John 19:22 “What I have written I have written…King of the Jews.”

19And Pilate wrote a title, and put it on the cross. And the writing was JESUS OF NAZARETH THE KING OF THE JEWS.
 20This title then read many of the Jews: for the place where Jesus was crucified was nigh to the city: and it was written in Hebrew, and Greek, and Latin.
 21Then said the chief priests of the Jews to Pilate, Write not, The King of the Jews; but that he said, I am King of the Jews.
 22Pilate answered, What I have written I have written.

Ignoring his own considered opinion, “I find no fault in Him,” disregarding the advice of his wife, “Have nothing to do with this just man,” and discounting the lack of criminal evidence, “for envy the Jews had delivered Him,” Pontius Pilate yielded to the Chief Priest and ordered our Lord’s execution.

Customarily the convicted would be preceded to his execution by man carrying a sign inscribed with the condemned man’s indictment.  When crucified, the sign would be nailed above his head. Pilate ordered Christ’s indictment to be written in Latin, Hebrew, and Greek.

When the Chief Priest saw Christ’s indictment, “The King of the Jews,” they protested to Pilate. They urged him to write, “He Said I Am King of the Jews.”  This time the Roman prefect refused to oblige the self-righteous. Pilate declared, “What I have written, I have written.”

Pilate’s assertion meant more to the Jews than meets the eye.  They knew that he not only meant that “what is done is done,” but “what is done shall continue.”  Christ Jesus was, is, and always will be “The King of Jews!”  And what is more, He was, is, and always will be my King.

We call today, the day our Lord was crucified, “Good Friday.” It was not “good” because there was no suffering, it was “good” because provision was made to avert an eternity of suffering.  It was not “good” because sin was invisible, it was “good” because Christ proved invincible.  It was not “good” because hate was not on display, it was “good” because the love of God was demonstrated.

PRAYER: (Today’s Prayer is adapted from John Wesley’s Daily Prayer Book.)
Almighty and Everlasting God, We praise your Holy Name for so loving this sin cursed world that you gave your only Begotten Son. 

+O Jesus, poor and abject, unknown and despised, have mercy upon me and let me not be ashamed to follow Thee.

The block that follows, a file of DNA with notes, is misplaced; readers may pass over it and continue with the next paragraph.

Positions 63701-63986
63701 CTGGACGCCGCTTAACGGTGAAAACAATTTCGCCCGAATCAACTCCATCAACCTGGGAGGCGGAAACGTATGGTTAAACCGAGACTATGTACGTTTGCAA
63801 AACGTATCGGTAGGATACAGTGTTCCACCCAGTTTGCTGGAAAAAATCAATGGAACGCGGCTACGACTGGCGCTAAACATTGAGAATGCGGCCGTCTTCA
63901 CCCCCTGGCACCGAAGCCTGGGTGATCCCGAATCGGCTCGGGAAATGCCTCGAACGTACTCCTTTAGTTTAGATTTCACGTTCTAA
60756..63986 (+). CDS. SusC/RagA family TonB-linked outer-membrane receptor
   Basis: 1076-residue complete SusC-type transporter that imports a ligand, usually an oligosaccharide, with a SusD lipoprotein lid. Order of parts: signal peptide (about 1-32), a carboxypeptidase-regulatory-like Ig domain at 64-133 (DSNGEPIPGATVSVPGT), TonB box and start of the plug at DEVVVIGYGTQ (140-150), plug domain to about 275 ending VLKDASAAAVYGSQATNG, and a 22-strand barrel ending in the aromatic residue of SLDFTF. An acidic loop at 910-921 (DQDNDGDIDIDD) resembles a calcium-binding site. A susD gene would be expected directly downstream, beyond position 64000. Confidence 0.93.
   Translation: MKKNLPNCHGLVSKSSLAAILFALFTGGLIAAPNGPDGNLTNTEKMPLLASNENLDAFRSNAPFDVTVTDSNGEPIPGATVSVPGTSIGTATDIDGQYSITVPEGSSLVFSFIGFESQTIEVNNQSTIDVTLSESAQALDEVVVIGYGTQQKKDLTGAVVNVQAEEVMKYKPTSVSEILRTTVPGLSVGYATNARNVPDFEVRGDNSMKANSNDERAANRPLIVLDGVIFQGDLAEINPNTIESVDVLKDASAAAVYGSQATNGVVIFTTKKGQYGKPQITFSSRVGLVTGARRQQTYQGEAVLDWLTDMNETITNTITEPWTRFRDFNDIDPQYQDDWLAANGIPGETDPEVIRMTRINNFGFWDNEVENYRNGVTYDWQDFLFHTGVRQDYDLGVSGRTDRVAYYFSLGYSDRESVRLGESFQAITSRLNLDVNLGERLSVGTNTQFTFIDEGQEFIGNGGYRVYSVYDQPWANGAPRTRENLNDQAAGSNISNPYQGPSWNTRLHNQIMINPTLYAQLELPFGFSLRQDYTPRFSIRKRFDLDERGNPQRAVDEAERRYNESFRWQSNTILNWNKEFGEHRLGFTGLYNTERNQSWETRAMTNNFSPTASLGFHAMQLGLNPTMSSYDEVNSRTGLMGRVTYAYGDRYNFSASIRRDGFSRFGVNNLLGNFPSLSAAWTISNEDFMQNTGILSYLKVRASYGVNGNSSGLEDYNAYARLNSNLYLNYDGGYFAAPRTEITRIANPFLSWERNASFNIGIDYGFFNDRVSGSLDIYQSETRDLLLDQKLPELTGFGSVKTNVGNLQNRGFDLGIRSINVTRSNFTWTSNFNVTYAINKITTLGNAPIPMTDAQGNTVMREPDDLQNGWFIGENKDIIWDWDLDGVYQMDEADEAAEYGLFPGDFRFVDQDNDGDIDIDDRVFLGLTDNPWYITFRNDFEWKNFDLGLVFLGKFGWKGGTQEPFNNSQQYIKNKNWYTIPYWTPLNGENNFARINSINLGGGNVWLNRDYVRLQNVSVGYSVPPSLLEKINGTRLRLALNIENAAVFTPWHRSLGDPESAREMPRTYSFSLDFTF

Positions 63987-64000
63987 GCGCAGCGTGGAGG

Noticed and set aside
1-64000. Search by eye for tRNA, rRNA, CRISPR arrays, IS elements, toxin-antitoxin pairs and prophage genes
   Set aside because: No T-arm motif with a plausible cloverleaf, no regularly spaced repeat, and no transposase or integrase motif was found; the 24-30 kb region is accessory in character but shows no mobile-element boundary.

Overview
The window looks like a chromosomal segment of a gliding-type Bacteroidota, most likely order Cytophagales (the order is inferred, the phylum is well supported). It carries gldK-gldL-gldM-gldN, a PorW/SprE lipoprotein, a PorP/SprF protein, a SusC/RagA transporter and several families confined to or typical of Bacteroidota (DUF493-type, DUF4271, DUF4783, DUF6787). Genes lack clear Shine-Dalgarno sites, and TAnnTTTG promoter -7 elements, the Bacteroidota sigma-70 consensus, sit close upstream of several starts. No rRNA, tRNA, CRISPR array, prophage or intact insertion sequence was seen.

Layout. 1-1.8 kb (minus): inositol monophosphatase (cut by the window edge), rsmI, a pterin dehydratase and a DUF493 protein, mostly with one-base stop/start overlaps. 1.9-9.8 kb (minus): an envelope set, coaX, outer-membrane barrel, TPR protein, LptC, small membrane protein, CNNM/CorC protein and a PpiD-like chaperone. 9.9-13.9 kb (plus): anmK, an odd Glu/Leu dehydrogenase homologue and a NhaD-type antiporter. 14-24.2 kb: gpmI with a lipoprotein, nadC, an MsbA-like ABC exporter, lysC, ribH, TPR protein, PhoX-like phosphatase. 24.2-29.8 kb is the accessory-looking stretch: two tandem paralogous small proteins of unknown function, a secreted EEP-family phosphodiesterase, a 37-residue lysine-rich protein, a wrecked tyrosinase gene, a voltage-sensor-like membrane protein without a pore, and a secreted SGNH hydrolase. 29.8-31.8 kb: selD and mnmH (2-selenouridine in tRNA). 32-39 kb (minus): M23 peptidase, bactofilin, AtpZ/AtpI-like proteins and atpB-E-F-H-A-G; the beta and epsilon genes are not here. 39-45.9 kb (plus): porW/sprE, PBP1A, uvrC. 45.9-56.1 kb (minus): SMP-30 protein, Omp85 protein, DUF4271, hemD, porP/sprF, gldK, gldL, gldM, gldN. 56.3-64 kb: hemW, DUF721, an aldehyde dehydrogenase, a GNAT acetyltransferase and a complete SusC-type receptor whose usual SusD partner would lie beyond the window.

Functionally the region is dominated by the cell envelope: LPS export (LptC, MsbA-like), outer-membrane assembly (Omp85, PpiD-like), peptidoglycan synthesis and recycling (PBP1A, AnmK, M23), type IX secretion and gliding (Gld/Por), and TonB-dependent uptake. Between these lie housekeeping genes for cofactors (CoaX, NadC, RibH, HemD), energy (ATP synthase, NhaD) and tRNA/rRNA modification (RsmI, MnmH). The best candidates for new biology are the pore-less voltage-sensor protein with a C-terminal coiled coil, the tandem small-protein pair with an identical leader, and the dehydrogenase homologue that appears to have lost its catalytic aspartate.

+O Jesus, hated, calumniated, and persecuted, have mercy upon me and let me not be afraid to come after Thee.
+O Jesus, betrayed and sold at a vile price, have mercy upon me and make me content to be as my Master.
+O Jesus, blasphemed, accused and wrongfully condemned, have mercy upon me, and teach me to endure the contradiction of sinners.
+O Jesus, clothed with a habit of reproach and shame, have mercy upon me, and let me not seek my own glory.
+O Jesus, insulted, mocked, and spit upon, have mercy upon me, and let me run with patience the race that is set before me.
+O Jesus, dragged to the pillar, scourged, and bathed in blood, have mercy upon me and let me not faint in the fiery trial.
+O Jesus, crowned with thorns and hailed in derision;
+O Jesus, burdened with our sins, and the cures of the people,
+O Jesus, affronted, ouraged, buffeted, overwhelmed with injuries, griefs, and humiliations;
+O Jesus, hanging upon the accursed tree, bowing the head, giving up the ghost,
Have mercy upon me, and conform my whole soul to thy Holy, humble, suffering Spirit. 

O Thou who for the love of me hath undergone such an infinity of sufferings and humiliations, let me too be wholly emptied of myself, that I may rejoice to take up my cross daily and follow Thee.  Enable me too to endure the pain and despise the shame, and if it be thy Will to resist even unto blood.

In the name of our Lord Jesus Christ we pray, Amen. “Our Father, &c.”

Wednesday, April 16, 2014


1 Corinthians 11:24 "Do this in remembrance of meナ"

23For I have received of the Lord that which also I delivered unto you, that the Lord Jesus the same night in which he was betrayed took bread:
 24And when he had given thanks, he brake it, and said, Take, eat: this is my body, which is broken for you: this do in remembrance of me.
 25After the same manner also he took the cup, when he had supped, saying, this cup is the new testament in my blood: this do ye, as oft as ye drink it, in remembrance of me.